Mainframe Innovation, a Creative Commons Attribution (2.0) image from ibmphoto24’s photostream

Pittsburgh was built on the business of building things. Our industrial economy propelled us to become an economic and political powerhouse and laid the groundwork for a middle class that sustained the city for generations. Though we all know the terrible story of how that industrial glory turned to decades of tough, painful times for families across the region, we can write a new chapter today and bring back good quality jobs making quality goods. Pittsburgh is well positioned to become a center for manufacturing of high-tech goods that will be in demand across the country and the world. As Mayor, I will make it a priority to bring new companies to our city and create hundreds of good jobs for everyone – from people with PhDs to people with GEDs.

1. Reform Pennsylvania’s Incentive Programs

The Commonwealth offers a number of economic development incentive programs that support new business development and business relocation. However, we are too often in competition for new business with the smaller municipalities that surround Pittsburgh and tax-subsidy bidding wars become all-too-common. We must leverage Pennsylvania’s economic development incentive programs but also push for common-sense changes that will decrease suburban sprawl, help us work collaboratively with our neighbors rather than compete with them, and lead to more jobs and a larger tax base for everyone in Allegheny County.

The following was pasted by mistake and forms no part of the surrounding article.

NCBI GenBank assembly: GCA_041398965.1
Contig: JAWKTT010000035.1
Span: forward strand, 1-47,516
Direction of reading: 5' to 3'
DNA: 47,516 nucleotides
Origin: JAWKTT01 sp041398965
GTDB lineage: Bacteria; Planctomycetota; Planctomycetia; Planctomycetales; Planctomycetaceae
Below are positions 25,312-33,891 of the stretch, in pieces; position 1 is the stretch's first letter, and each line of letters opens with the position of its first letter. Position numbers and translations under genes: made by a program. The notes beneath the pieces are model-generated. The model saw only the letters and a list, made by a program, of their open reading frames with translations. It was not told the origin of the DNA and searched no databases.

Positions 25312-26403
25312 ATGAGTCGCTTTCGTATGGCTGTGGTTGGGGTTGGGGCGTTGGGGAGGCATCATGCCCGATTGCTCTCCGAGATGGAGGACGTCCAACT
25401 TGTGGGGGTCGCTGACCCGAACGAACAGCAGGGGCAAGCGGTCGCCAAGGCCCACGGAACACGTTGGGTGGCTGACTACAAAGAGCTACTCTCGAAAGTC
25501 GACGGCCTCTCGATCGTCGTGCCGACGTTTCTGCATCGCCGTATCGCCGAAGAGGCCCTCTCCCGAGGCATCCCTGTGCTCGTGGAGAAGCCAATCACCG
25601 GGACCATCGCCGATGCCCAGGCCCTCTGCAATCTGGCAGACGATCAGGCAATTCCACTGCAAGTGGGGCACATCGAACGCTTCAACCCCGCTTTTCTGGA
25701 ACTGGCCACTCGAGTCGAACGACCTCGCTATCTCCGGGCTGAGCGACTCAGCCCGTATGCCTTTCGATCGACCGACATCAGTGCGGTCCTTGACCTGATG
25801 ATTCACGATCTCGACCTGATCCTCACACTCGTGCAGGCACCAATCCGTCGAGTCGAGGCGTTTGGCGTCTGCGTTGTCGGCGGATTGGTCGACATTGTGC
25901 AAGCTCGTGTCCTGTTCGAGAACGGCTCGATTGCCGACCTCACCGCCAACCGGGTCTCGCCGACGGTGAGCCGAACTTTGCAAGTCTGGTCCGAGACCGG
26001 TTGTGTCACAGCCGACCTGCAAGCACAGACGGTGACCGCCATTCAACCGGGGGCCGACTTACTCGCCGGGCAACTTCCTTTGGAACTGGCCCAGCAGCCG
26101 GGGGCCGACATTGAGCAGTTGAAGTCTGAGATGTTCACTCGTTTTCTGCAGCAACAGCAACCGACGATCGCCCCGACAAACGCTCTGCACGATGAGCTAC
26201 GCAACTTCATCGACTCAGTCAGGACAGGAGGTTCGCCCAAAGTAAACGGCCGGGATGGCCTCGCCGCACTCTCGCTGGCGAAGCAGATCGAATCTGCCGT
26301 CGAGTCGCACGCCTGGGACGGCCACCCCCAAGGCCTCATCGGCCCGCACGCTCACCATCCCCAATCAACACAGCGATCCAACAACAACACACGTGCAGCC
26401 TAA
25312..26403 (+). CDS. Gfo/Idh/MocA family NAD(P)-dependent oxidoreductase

We should work with our neighbors to institute two reforms that will enhance all of our communities. First we should tighten the definitions of blight used to determine where economic development aid is funneled. Today pristine undeveloped land in the suburbs can be considered blighted under several of Pennsylvania’s economic development incentive programs. This hurts older communities with real brownfields in need of development and leads to development of natural areas that would be worth more as a public good if they were preserved. We should change these definitions and help change development patterns. Many of our suburban and exurban neighbors probably won’t be too happy about this proposed change. So to gain their confidence and ensure that economic growth benefits everyone, we should create region-wide tax sharing models that lift all boats when the region does well rather than centralizing resources in a few affluent communities.

With these two reforms, we can attract new manufacturing centers, provide good jobs, and end the zero-sum competition with our suburban neighbors. Economic growth in Pittsburgh should be good for everyone in Allegheny County and vice versa.